On the walls: a drawing of Ernest Hemingway, a map of Michigan, and an art print that looks like horses if you're a girl and dinosaurs if you're a guy. No curtains. A broken air-conditioning control.

On the bookshelf: a pen and a pencil, a crochet hook and an unfinished project, a few stamps, a pair of cheap binoculars, a 4x6 file box, a copy of the lease, a box of frog notecards, a coaster with a parrot on it, a pile of bulletins from several churches, a flyer for the art museum's psychadelic 60s exhibit, a long receipt listing now-overdue books from the public library, craisins, and the little thing that broke off from the air-conditioning control.

On the other bookshelf: overdue library books (lots), a frisbee, and a little cardboard box.

In the cupboard and drawer: three forks with blue paint on the tips, five knives from various thrift stores, too many spoons, a borrowed set of (matching! china!) plates/saucers/teacups, four bowls from somebody's Greek grandfather's restaurant, four boxes of South Beach Diet Strawberry Harvest cereal, one empty box/jar/food container that Betsy hasn't found yet, and too many frying pans.

What are they eating for dinner?

a) pizza
b) macaroni and cheese
c) hamburger helper
d) salmon and vegetables sauteed with spices and a hint of lemon on top of farfalle with olive oil

it's good to be back

We used to be really proud of our refrigerator. "Most college fridges, it's just beer and maybe an onion. But look at our fridge! We've got a pound and a half of leafy greens from the farmers market, a gallon of milk, lemons, hummus, farmers market eggs, carrots, minced garlic, homemade vegetable stock, homemade jam (credit to my mom), and serial commas!" (Betsy and I both like serial commas. We don't actually have any in our refrigerator.)

Betsy was in Hillsdale last weekend and my brother visited Saturday, so we didn't make it to Saturday's farmers market. We were desperately awaiting Wednesday so we could go to the Wednesday market. But something came up Wednesday evening and we missed the Wednesday market. Our refrigerator looked pathetic. I ate a bowl of Cookie Crisp for dinner.

When we got back from work Thursday, our big project was done. We went out and bought chocolate and a can of tomato sauce, then chopped up tomatoes and made soup. After dinner and dishes, we sat on the couch with our chocolate and watched about six episodes of 30 Rock.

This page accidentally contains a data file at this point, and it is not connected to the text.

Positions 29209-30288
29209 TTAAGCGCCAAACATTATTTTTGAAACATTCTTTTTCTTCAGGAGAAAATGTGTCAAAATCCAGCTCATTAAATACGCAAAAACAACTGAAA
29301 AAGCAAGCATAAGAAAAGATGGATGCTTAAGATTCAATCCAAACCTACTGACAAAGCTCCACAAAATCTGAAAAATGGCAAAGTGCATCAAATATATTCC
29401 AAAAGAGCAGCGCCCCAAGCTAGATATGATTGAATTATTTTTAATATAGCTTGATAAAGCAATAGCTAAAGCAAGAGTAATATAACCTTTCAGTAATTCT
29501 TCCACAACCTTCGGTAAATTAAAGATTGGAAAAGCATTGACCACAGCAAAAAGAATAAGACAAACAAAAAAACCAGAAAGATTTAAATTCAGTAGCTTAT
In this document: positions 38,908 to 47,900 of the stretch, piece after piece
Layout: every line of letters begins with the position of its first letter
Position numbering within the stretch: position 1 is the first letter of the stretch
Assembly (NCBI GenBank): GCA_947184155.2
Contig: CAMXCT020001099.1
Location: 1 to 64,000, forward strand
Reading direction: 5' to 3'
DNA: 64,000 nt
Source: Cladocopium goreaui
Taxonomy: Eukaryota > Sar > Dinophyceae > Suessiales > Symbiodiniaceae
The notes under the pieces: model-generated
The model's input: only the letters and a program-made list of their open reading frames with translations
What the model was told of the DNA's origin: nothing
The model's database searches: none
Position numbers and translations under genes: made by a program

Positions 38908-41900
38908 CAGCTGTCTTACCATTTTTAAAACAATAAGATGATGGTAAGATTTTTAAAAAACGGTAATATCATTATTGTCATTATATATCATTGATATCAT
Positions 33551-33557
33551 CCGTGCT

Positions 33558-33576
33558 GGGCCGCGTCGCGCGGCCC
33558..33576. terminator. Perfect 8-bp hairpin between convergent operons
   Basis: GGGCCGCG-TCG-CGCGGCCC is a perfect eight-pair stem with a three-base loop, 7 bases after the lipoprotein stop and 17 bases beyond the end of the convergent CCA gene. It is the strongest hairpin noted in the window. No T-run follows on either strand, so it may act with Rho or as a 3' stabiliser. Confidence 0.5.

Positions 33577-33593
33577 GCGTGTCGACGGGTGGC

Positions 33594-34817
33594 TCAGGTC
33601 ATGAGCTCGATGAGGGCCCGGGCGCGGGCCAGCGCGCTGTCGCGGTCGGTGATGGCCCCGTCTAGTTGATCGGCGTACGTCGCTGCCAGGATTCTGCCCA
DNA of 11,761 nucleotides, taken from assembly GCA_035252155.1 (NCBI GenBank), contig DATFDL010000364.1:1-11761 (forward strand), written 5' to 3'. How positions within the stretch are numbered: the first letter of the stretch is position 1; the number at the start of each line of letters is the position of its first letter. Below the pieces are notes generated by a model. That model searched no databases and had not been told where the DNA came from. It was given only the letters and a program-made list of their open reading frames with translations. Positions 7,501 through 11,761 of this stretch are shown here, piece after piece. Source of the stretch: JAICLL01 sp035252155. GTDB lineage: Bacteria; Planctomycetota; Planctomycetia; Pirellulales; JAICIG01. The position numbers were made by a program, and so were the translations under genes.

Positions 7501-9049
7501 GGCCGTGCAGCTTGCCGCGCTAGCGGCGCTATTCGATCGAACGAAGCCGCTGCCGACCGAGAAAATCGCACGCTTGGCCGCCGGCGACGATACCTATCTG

It's good to be back to normal.

Wednesday, July 14, 2010

necessity's child

Betsy was out for the night -- this was a while ago -- and I was having dinner by myself. This meant... shells! (I have some weak evidence for Betsy not liking shells.) This meant... red sauce! (We had some left and I was happy not to share. It is really good.) This meant... ricotta cheese! (Not actually my favorite, but I couldn't think of any other way to stuff shells.)

I set the shells to boil, and when they were almost ready, got the ricotta cheese from the fridge.

"There was a huge thing of mold in the ricotta cheese!" I told my brother later. "It was the size of... well, my pinky fingernail."

He laughed. Well, okay, that was dumb, so I laughed, too.

"But if it's in your food, any mold is huge," he said.

I agreed.

I threw the ricotta in the trash. What else to stuff in the shells, already irredeemably boiled?

NB: Tossing the ricotta cheese in the trash turned out to be a poor decision. I didn't notice the smell emanating from the cupboard until the next morning when I was scrambling to get ready for work. I should have scooped the cheese into the sink or taken the whole thing to the dumpster outside.

First, the Swiss chard. That was going in anyway.

Um, onions? I chopped up some onion and threw it in the bowl.

Parmesan cheese, too. I put the lid on the bowl and shook it up. The parmesan dusted the leaves nicely, like frost that's sort of clumpy-roundish and comes from a green cylinder. So, yeah, maybe not really like frost.